Before I went to all that work to defrag the drive + DB's just to satisfy a generic warning message, I would do a few things:
What would you expect to get out of it? Exchange Server fragmentation is largely irrelevant to your users if they are all using Outlook cached mode. If Exchange is given enough RAM, it's storing chunks of each mailbox in RAM so your disks become less important. Modern Exchange is actually designed to run on slower disks then old Exchange (2000/2003).
Defragmenting inside a VM is not what you think it is. You've got multiple levels of abstraction between your physical disks and the exchange DB's. You've got a RAID set serving up a LUN off of a shared set of iSCSI disks, how do you know if that LUN is contiguous on the actual disks? I doubt it is, especially if it's thin provisioned. Then you've got a .vmdk file you created in VMWare, which is likely fragmented itself. Did you thin provision it, or ever change the .vmdk size after initial creation? If you went through all these different levels starting with iSCSI, then to vmdk, then to guest OS, then to Exchange... what would it result in? Maybe faster OWA, if that...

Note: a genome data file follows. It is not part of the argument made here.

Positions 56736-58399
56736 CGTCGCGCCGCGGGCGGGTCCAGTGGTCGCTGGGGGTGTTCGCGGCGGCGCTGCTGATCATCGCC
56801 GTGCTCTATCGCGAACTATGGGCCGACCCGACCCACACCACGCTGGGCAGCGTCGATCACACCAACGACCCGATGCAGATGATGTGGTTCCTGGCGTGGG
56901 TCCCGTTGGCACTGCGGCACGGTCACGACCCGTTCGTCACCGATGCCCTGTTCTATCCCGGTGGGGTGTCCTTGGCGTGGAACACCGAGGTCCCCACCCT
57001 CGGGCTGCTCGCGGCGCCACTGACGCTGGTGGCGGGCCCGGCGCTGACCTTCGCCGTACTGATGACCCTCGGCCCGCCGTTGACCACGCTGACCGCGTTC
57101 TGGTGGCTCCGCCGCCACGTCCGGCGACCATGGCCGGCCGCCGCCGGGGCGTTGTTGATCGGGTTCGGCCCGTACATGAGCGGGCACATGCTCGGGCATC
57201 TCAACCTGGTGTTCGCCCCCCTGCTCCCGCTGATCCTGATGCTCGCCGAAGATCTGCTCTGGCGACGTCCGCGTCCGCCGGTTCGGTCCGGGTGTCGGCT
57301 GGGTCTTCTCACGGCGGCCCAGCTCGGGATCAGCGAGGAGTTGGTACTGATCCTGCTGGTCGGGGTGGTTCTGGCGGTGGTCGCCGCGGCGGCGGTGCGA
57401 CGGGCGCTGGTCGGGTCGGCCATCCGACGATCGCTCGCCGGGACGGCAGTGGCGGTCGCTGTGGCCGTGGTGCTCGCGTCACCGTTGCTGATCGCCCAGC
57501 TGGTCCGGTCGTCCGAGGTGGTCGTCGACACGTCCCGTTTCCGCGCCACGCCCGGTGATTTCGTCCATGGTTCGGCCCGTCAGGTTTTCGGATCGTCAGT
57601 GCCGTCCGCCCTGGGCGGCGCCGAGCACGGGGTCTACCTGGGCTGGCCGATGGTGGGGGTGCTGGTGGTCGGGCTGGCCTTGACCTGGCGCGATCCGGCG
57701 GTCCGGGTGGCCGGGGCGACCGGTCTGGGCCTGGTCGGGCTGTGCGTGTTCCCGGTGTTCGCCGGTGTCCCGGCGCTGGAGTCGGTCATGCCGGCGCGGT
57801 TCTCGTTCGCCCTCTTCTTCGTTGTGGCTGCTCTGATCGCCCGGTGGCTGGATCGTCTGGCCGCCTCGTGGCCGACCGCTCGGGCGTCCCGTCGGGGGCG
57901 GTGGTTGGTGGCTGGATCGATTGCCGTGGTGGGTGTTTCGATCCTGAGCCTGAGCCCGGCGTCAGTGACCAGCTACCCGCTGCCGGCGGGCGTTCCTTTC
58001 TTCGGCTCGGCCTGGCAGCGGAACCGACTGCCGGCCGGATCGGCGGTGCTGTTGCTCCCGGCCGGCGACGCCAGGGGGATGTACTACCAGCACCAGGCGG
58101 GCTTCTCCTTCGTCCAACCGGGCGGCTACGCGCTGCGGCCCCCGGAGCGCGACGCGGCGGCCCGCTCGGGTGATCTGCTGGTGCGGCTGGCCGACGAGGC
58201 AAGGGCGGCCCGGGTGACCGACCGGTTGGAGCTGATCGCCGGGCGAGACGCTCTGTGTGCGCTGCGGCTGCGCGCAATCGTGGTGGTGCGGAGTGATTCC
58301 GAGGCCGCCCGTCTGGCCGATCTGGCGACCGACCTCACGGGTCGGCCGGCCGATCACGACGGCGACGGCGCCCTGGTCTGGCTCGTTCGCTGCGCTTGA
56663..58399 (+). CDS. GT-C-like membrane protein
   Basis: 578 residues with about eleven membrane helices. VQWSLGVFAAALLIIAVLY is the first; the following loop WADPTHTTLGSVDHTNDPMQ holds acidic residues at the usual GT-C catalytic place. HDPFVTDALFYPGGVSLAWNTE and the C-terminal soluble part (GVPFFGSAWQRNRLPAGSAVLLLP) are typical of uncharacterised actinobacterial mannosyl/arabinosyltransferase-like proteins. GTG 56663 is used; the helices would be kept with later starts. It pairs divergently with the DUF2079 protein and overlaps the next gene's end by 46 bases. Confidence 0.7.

Bottom line is I've never seen production systems that are virtual get defragmented and actually result in an improvement in the user experience. I'm not saying it's impossible to do... I'm just saying it's unlikely.
Tips on VMWare VM's and defragging:
One interesting quote from that link:
"I should point out that I have read that, internally at VMware, we
have not observed any noticeable improvement in performance after a
defragmentation of Guest OSes residing on SAN or NAS based